Book Review: Evangelicals Adrift

Evangelicals_AdriftCountless times I have heard from brothers and sisters in Christ, “I just want to go back, worship and live like the early church did.” For a number of Protestant, or evangelicals, what this means is a move away from evangelicalism and into Catholicism or Orthodoxy, also known as Sacramentalism. Their impression is either of these two, Catholicism and Orthodoxy, give a more solid basis for the practice of the Christian faith familiar to the early church than what evangelicalism does. Their impression rests on faulty grounds. This is why Matthew Ferris’ work in Evangelicals Adrift serves as a corrective. It is informative and insightful. Its proper examination and critique of Sacramentalism assists both evangelicals who desire to live like the early church and those who seek to live on the foundation of Scripture.

Proper Examination: Scripture is the Grid

Evangelicals Adrift is clear the method of examination on Sacramentalism is Scripture. The author says, “I am not writing as ‘anti-Catholic’ or ‘anti-Orthodox,’ but rather as pro-Scripture” (Ferris 25). As each topic is highlighted (a list including church and authority, Scripture and authority, certainty of salvation, sacraments as vehicles of grace, Mary and the saints, and the matter of unity) the grid to run it through is not tradition but Scripture. There is not level authority taken from Scripture and tradition. The examination rests on the authority of God’s Word alone.

Proper Critique: Scripture is the Foundation

Sacramentalism does not live up to this erroneous view that it resembles the early church. The practices  and life found within Catholicism and Orthodoxy are foreign to Scripture. When one observes Scripture for themselves, they see authority is in the gospel, not the church. That is to say, the test of authority is in what the Bible says, not what the church may say regardless of Scripture. Hermeneutics play an important role in this conversation but sadly Sacramentalism does not push for believers to personally engage the Bible (Ferris 114). If one studies Scripture, though, they will find that the sacraments as vehicles of grace and the emphasis on Mary and the saints find no Scriptural precedence. Even worse, it can be potentially blaspheming, believing “Mary is for devout Catholics what the Holy Spirit is for the devout Protestant” (Ferris 198). This is why laying Scripture as foundation is at task.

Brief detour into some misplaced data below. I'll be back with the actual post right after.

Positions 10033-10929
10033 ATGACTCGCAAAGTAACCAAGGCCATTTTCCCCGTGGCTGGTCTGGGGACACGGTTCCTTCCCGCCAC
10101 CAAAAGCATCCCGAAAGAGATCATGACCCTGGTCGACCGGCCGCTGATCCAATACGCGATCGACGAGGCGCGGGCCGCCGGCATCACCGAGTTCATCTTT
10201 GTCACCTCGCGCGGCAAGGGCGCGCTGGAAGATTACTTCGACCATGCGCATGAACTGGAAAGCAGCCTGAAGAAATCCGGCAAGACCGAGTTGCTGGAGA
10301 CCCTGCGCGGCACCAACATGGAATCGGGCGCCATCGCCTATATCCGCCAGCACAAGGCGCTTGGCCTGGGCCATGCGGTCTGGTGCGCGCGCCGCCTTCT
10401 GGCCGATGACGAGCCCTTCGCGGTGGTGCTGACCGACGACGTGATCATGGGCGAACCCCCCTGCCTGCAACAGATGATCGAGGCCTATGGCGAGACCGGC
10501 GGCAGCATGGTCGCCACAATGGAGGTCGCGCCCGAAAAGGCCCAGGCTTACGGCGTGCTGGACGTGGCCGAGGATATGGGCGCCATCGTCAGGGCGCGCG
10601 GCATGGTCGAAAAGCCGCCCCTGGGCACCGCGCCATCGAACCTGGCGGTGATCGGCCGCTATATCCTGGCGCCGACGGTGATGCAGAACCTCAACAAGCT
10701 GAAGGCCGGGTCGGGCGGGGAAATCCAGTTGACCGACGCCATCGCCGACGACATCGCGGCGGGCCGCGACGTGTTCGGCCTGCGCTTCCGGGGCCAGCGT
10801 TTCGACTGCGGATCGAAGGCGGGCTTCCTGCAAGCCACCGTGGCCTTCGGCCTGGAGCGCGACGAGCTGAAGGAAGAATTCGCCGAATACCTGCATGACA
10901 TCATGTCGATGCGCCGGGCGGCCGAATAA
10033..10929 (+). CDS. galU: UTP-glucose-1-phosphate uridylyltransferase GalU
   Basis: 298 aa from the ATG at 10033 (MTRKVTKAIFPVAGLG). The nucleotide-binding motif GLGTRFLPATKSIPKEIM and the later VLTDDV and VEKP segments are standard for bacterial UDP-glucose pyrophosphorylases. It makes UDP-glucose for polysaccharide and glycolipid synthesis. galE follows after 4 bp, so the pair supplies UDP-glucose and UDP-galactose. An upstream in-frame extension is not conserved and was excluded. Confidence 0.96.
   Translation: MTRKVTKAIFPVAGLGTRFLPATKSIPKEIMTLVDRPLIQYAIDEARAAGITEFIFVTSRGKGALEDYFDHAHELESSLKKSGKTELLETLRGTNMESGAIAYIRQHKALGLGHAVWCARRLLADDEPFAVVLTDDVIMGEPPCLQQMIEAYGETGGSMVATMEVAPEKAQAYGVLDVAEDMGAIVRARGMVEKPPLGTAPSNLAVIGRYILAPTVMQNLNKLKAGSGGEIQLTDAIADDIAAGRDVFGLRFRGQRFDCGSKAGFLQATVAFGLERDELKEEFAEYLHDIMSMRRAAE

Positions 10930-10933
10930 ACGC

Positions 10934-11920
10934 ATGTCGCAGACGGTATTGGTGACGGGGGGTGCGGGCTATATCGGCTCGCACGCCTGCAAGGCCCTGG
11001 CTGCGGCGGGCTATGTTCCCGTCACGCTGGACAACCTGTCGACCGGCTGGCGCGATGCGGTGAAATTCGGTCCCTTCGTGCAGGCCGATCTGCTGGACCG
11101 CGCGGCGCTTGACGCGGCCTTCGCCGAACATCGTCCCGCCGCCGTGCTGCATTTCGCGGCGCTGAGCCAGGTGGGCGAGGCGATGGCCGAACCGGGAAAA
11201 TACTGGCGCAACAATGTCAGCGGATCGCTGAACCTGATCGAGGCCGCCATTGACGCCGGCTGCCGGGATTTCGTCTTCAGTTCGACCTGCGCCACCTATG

One has to appreciate Ferris’ honesty throughout the book too. He admits Protestantism has had its own challenges and problems (Ferris 24). Evangelicals may sometimes underprioritize the sacraments, but their correct response is not to arrive at the extreme of oversizing it (Ferris 160). He shares this as he writes to “evangelicals who are considering such a move toward sacramentalism” (Ferris 25). Sure, Protestantism has their disagreements and have many denominations but Catholicism and Orthodoxy are not as unified in their respected spheres as they may appear (see chapter 9). Evangelicals Adrift engages in these issues well and in describing what is a major issue and what is not.

If you desire to examine Sacramentalism through the lens of Scripture, then Evangelicals Adrift by Matthew Ferris is the book for you.

I received this book for free from Great Writing via Cross Focused Reviews for this review. I was not required to write a positive review. The opinions I have expressed are my own and are my honest review of the book.

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